Online music giants such as Spotify and Apple Music have missed one important thing: they’re not catering for niche markets. That’s the view of one local entrepreneur, who is selling online music differently. Meet the team at NicheStreem, which plans to take on online music streaming, one targeted market at a time. By MARELISE VAN DER MERWE.
At the beginning of 2015, Catherine Lückhoff – like many an entrepreneur before her – had a great idea and zero cash. Unlike many entrepreneurs, however, she managed to get $250,000 in funding within five days. By March, the company was up and running.
“We had done an enormous amount of legwork,” she says. “We already had a fully committed team, and we had done so much homework.” Plus, she adds, the investors – not all of whom were equally wealthy (two were teachers) – already had an apparently rock-steady faith in the legitimacy of the project.
“I said ‘But you’re teachers! I don’t think you can put in this money!’” says Lückhoff. “But they said, ‘No, we believe in you’. And they did. That kind of thing keeps you really honest.”
The project is NicheStreem – a new local music-streaming service that will cater for multiple niche markets rather than one large one.
“We’ve effectively built one platform that can be replicated for various audiences,” explains Lückhoff. “As things stand, if you’re a real fan, you land on a music streaming page and you don’t feel at home. We’re going to change that.”
The first market NicheStreem is aiming to conquer, not entirely unsurprisingly, is the Afrikaans music market. It’s a winning formula, and if you have any doubts, just remind yourself that Steve Hofmeyr has been the country’s best-selling artist in many a year. There are 7-million native Afrikaans speakers in the country. Some 58% of domestic music sales are in Afrikaans, and the Afrikaans is Groot music festival sold 90,000 tickets in the space of six hours after posting just two tweets.
NicheStreem’s first product app will be called Liedjie, and it will launch in September. The Android version has just been completed and the iPhone version is being tested. After that, NicheStreem will be able to replicate the technology for other markets, with a focus on emerging markets.
Lückhoff first got the idea when she was at a conference. “I thought music streaming was broken and decided to start a niche version,” she says. Later, browsing online, she realised the domain name Liedjie.com was not yet taken and bought it. “I couldn’t believe it wasn’t taken,” she says.
The magic of Liedjie lies in that it will not lump all Afrikaans music into one homogenous group. “Afrikaans music runs the gambit from Fokofpolisiekar to Karlien van Jaarsveld,” Lückhoff points out. To this end, Liedjie will cater for a host of sub-niches: children’s music, romantic playlists, rock, indie, etc. Playlisting will be one of its key services, with cached playlists for when one is offline or in an area without reception. NicheStreem is in consultation with celebrities and journalists to help put together playlists, sometimes with a given personality’s name attached.
Pirates beware, however: should you not pay your monthly subscription fee, your playlists will be locked. Users will not be able to download and share music.
The subscription fee will be R49,99 per month – “the price of two cappuccinos”, as Lückhoff puts it.
A further change that NicheStreem’s model will introduce to local music is that it will be working not just with record labels, but also with individual artists, giving them greater exposure and perhaps even an incentive to remain independent. NicheStreem is currently in negotiation with “all major record labels”, says Lückhoff, and has also approached around 350 independent artists.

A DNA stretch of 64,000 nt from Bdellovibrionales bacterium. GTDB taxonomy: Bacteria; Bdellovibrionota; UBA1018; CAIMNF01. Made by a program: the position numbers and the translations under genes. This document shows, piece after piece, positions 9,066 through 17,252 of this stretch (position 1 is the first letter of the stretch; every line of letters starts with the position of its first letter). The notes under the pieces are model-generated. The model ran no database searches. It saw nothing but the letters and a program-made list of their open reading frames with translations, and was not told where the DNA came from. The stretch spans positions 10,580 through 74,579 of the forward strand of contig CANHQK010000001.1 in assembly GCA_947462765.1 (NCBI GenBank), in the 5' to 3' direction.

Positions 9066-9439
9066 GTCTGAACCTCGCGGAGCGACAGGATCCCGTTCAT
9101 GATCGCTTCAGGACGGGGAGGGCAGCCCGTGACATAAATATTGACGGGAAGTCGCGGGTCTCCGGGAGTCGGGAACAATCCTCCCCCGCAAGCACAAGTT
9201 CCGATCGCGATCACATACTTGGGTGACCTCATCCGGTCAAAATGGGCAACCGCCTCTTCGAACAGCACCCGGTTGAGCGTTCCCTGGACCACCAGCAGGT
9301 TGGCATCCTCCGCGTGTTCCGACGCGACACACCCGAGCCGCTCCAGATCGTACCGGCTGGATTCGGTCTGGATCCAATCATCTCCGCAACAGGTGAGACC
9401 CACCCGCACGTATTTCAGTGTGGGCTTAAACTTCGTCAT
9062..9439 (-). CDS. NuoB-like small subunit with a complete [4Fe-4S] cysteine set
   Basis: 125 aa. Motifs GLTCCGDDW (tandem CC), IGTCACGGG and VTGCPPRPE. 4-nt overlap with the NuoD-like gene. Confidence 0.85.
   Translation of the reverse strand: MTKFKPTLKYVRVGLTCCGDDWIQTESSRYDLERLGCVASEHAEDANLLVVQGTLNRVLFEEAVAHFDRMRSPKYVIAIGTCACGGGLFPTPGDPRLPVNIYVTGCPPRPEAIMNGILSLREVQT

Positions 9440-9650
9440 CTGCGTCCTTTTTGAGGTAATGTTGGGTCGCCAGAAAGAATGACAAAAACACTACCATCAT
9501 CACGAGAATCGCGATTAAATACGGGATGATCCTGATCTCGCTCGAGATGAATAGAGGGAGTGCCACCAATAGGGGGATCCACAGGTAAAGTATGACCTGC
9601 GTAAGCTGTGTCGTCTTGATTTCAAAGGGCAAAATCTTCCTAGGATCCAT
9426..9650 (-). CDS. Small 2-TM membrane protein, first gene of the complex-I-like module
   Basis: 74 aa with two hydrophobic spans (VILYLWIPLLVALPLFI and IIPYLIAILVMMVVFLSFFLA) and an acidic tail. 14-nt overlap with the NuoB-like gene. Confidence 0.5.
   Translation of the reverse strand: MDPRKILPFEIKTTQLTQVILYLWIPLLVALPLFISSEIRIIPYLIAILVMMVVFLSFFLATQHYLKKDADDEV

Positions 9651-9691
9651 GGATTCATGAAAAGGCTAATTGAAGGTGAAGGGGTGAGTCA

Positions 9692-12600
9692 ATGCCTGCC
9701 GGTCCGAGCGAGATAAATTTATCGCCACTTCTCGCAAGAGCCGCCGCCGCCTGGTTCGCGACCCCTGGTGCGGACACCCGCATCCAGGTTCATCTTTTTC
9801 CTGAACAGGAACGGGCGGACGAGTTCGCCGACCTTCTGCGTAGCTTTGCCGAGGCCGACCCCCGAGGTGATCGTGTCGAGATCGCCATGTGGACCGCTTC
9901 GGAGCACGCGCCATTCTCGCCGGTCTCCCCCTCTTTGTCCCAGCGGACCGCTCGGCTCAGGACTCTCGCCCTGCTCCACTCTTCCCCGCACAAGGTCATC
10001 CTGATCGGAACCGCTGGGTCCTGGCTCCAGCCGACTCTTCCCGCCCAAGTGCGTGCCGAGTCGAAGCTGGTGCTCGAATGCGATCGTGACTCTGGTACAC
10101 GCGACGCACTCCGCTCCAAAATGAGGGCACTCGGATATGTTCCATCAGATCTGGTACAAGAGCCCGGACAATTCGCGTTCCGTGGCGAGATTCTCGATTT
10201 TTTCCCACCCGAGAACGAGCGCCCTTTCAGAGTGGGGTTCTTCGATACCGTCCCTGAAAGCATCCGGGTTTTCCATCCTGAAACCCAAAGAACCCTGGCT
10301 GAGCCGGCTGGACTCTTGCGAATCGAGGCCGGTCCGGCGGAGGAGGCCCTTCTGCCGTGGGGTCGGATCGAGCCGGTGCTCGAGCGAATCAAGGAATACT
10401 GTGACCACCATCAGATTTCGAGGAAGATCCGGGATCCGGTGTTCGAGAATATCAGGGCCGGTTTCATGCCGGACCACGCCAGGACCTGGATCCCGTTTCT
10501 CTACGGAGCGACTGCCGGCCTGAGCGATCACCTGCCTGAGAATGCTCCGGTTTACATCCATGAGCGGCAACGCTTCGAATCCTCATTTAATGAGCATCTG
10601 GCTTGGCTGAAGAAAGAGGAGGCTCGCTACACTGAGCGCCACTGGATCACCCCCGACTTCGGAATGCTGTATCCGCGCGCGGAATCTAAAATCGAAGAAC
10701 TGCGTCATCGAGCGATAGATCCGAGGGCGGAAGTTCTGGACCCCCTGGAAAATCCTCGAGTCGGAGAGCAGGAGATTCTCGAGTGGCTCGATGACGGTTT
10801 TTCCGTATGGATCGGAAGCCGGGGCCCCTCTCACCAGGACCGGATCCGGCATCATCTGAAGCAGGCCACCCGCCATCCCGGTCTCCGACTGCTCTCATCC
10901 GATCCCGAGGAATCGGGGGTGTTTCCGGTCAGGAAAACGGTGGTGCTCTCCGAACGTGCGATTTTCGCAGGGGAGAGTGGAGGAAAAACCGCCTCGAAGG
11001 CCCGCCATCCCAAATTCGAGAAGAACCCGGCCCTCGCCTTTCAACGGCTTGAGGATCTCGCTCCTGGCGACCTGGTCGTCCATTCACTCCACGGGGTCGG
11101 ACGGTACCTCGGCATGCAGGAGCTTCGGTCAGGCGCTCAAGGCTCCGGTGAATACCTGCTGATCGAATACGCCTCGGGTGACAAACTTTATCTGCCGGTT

Payment for represented artists remains up to the labels, but for individual artists the NicheStreem model could prove a huge advantage. Spotify, for instance, gives 70% of its revenue to record labels, which then distribute the revenue to artists according to their individual contracts. NicheStreem will similarly allow record labels to pay artists according to their contracts; however, independent artists will be paid exactly what NicheStreem pays the labels. “We aren’t going to penalise them because they are independent,” says Lückhoff.
The service will still be improved in later versions, she says. For instance, the current version does not have a search function, although users can sort and choose favourites, and find tracks alphabetically. A search function will be incorporated into the next version. “For this version we had an extreme focus. We haven’t built the entire kitchen – just the sink for now,” says Lückhoff.
At a later stage, when there are more streams, a local team will be hired for each stream. The marketing and content area will be run by individual teams representing each stream, while the tech product side is managed by NicheStreem. Currently, the company includes heavyweights such as Haddad Viljoen (formerly of M-Net and Aardklop), Johan Jacobs (Mxit) and Jason Norwood-Young (entrepreneur and data journalism advocate – and (disclosure) long-time friend of Daily Maverick).
Lückhoff herself is no lightweight – she was CEO and founder of business development and strategy consultancy HQAfrica, is a Silicon Cape Exco member, headed up business development and marketing for Africa at Bozza.mobi, and was featured in the Mail & Guardian’s 200 Young in 2010.
For now, the plan is to continue raising investments and to get the app – which is ultimately planned for Android, iOS and as a web client – to be ready for launch by September.
“It’s been an amazing learning curve,” says Lückhoff. “I wake up in the middle of the night and ask myself: ‘What have I done?’ There are still many ways it can go belly-up.
“But we had funding for three months, and now it’s been six months – what was essentially a hare-brained idea, and we’re still here.” DM